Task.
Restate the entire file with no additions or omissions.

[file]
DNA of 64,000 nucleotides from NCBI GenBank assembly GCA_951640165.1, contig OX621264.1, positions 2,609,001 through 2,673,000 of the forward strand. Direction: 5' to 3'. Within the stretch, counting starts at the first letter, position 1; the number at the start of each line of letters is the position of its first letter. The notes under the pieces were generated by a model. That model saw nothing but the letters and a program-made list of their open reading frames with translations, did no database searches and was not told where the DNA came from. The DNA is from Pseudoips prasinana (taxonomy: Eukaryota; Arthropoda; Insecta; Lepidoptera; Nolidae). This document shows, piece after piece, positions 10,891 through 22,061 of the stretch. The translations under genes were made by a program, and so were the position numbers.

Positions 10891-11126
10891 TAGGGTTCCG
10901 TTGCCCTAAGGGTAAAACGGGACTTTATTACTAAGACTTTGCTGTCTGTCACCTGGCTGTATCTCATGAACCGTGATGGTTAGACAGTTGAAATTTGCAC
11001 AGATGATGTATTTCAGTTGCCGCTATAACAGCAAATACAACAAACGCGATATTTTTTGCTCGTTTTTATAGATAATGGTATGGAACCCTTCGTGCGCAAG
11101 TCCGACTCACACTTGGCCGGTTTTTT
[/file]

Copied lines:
DNA of 64,000 nucleotides from NCBI GenBank assembly GCA_951640165.1, contig OX621264.1, positions 2,609,001 through 2,673,000 of the forward strand. Direction: 5' to 3'. Within the stretch, counting starts at the first letter, position 1; the number at the start of each line of letters is the position of its first letter. The notes under the pieces were generated by a model. That model saw nothing but the letters and a program-made list of their open reading frames with translations, did no database searches and was not told where the DNA came from. The DNA is from Pseudoips prasinana (taxonomy: Eukaryota; Arthropoda; Insecta; Lepidoptera; Nolidae). This document shows, piece after piece, positions 10,891 through 22,061 of the stretch. The translations under genes were made by a program, and so were the position numbers.

Positions 10891-11126
10891 TAGGGTTCCG
10901 TTGCCCTAAGGGTAAAACGGGACTTTATTACTAAGACTTTGCTGTCTGTCACCTGGCTGTATCTCATGAACCGTGATGGTTAGACAGTTGAAATTTGCAC
11001 AGATGATGTATTTCAGTTGCCGCTATAACAGCAAATACAACAAACGCGATATTTTTTGCTCGTTTTTATAGATAATGGTATGGAACCCTTCGTGCGCAAG
11101 TCCGACTCACACTTGGCCGGTTTTTT